We at AltruFir don’t want you to be left out of the loop. We’re excited about how far this tried ‘n’ true timber has come since the days of David Douglas way back in the 1700's. These next five designs bring the best out of Old Fir.

    Design 1 – We’re crossing the Atlantic to London, England where Kyson Design worked wonders on Cadagon Corner. Located in the city’s tough east end, the Modern East-Ender hugs the street corner where Victorian terraced homes once stood but were destroyed in WWII. Today, three well-sheltered homes are banded together by a beautiful black palette of Douglas fir. The wire brushed and vacuum stained planks block out car noise and views of the nearby freeway. The horizontal position of the planks draw attention its natural vertical grain as does its juxtaposition to each unit’s oversized two-storied window facing the neighborhood park. Kyson Design tops each new home off with an atrium on the glass-constructed roofs. The London-based design team used sustainable materials when possible and incorporated a specialized air pump to reduce its home’s carbon emissions. Though not quite the Queen’s residence, we’d fancy a look inside the Modern East-Ender.

    Design 2 – Next, it’s down to Tours, France. This rustic open cubed home had us ooh là là-ing at every turn. Jean-Charles Liddell, from RVL architects, redesigned the original 1960 house that sits on a charming country orchard. Douglas fir dresses the refurbished home inside and out. Untreated exterior planks “float” above steel mesh sliding shutters that protect from the elements when closed and integrate living-space with the outdoors when open. Naturally finished Doug fir partitions and flooring – leftover from the exterior planks – create fluidity between living quarters. The result is an airy space based on a simple construction. We think Liddell’s lofty home looks like a breath of fresh air. And get this, it was delivered on a semi-trailer and assembled in two days…Gasp!

    Design 3 – Let’s bring it on back home to the good ole USA in Kansas City, Kansas. Studio 804 designed the green-building LEED Platinum Prescott Passivhaus. When we took a gander at this contemporary construction we thought it was the Modern East-ender’s twin – the dark Douglas fir clad home is located in an urban area undergoing transition. But, on further inspection, there were some notable differences. Being one of a kind in Kansas, it’s achieved a 90% reduction in the average use of heating and cooling energy, which is well above today’s green-building standards. The single residential home is equipped with multiple slats, super insulation, and high-performing windows. The Prescott Passivhaus is also equipped with thermal mass, which is the home’s ability to absorb heat into its material makeup. The foundation consists of laminated veneer, a key component in Studio 804’s design goal. The Prescott Passivhaus is also teaching the local community a thing or two about sustainable living. We couldn’t ask for a better multi-tasker.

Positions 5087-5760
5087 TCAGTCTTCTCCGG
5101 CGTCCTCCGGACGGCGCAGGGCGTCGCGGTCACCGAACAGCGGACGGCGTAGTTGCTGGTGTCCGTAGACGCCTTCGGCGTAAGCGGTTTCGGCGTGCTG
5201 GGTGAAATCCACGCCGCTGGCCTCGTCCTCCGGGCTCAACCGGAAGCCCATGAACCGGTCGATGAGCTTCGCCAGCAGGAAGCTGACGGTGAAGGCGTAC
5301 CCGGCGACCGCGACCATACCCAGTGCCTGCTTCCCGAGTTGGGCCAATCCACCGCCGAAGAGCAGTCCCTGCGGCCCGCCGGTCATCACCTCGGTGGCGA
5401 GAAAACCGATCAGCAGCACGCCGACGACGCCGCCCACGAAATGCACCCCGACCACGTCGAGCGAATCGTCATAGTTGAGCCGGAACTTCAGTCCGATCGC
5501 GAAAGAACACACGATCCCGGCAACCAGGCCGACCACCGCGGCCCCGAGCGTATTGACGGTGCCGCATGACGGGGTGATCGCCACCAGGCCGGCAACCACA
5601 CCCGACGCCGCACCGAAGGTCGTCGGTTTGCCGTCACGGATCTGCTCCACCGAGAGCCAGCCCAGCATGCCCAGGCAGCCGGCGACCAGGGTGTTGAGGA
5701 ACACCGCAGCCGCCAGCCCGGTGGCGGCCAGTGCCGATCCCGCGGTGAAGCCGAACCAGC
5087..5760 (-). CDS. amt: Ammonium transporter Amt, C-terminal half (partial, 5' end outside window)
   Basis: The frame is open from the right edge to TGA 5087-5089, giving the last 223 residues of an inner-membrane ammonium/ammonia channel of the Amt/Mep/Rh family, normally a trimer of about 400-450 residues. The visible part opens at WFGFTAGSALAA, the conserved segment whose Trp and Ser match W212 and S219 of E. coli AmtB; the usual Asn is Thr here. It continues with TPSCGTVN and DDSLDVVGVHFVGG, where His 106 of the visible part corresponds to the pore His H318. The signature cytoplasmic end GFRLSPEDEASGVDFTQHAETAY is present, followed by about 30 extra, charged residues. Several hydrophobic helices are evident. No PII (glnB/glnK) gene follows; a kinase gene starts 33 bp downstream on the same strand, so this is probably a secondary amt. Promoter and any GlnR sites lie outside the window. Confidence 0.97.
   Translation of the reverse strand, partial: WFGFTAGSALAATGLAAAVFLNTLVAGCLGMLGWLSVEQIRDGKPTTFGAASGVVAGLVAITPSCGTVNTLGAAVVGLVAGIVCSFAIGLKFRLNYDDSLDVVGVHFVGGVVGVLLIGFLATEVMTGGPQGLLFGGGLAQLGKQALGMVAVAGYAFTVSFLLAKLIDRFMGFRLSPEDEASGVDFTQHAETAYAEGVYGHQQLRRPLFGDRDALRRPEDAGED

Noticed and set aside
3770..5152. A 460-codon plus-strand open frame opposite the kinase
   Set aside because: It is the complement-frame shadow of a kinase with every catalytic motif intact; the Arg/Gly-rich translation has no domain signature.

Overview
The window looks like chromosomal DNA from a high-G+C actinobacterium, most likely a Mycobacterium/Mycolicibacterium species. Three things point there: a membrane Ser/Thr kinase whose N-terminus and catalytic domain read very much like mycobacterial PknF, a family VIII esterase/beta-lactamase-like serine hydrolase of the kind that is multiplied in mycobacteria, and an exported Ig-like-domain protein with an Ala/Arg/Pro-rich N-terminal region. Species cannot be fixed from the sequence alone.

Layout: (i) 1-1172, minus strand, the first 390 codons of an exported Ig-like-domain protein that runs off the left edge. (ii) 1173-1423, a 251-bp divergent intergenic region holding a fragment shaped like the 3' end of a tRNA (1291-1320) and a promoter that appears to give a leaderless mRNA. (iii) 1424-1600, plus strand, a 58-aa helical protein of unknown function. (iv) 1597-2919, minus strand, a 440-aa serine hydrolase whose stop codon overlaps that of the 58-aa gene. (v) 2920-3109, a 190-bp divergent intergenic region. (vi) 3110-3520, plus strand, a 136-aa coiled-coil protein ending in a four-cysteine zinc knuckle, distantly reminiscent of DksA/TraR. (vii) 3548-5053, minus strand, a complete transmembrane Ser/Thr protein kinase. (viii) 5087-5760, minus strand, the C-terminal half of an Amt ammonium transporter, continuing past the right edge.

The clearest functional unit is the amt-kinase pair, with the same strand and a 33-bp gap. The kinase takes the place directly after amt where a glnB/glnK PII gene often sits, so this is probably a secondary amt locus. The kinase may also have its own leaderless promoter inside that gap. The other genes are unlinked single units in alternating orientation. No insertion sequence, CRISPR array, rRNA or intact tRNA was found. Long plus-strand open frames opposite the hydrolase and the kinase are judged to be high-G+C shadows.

Design 4 – More and more people are living large by living smaller – literally. The design team at Alchemy Architects out of St. Paul, Minnesota has taken big steps in the micro-housing movement. Welcome the weeHouse, an adorable boxy pre-fab home designed with the environment in mind. Recycled paper and resin countertops, dual-flush toilets, and natural energy components like smart roofs and geothermal heat are just a few of the weeHouse’s earth-friendly features. These micro homes come super small as 435sqft. studios or larger in the two-story double-decker design at 1,335sqft. The original weeHouse, built in 2003, features an all-over Douglas fir interior. Pretty darn good-looking if we say so ourselves.

    Design 5 – We couldn’t help but mention how B&N Industries, INC. in California is bringing high school back and putting it in your home – though you wouldn’t know it at first glance. They’ve taken those dusty old Doug fir gym bleachers and made them into wall art. The B&N Iconic Panels are made by carving intricate designs into the reclaimed wood which are then covered with a protective laminate. Take your pick from paisley or geometric-inspired designs. The finished panels are easy to install and can also be used for shelving. The Douglas fir ones are beautiful and the patina really packs a punch. Besides being pretty cool, they’re really nice for the environment too.

    - Nicole Morales

    This post was posted in All Entries, Douglas Fir Flooring, Douglas Fir Trim, History and Interest, Douglas Fir Paneling and was tagged with Douglas fir flooring, douglas fir design, douglas fir cladding

  • Understanding Douglas Fir Flooring Profiles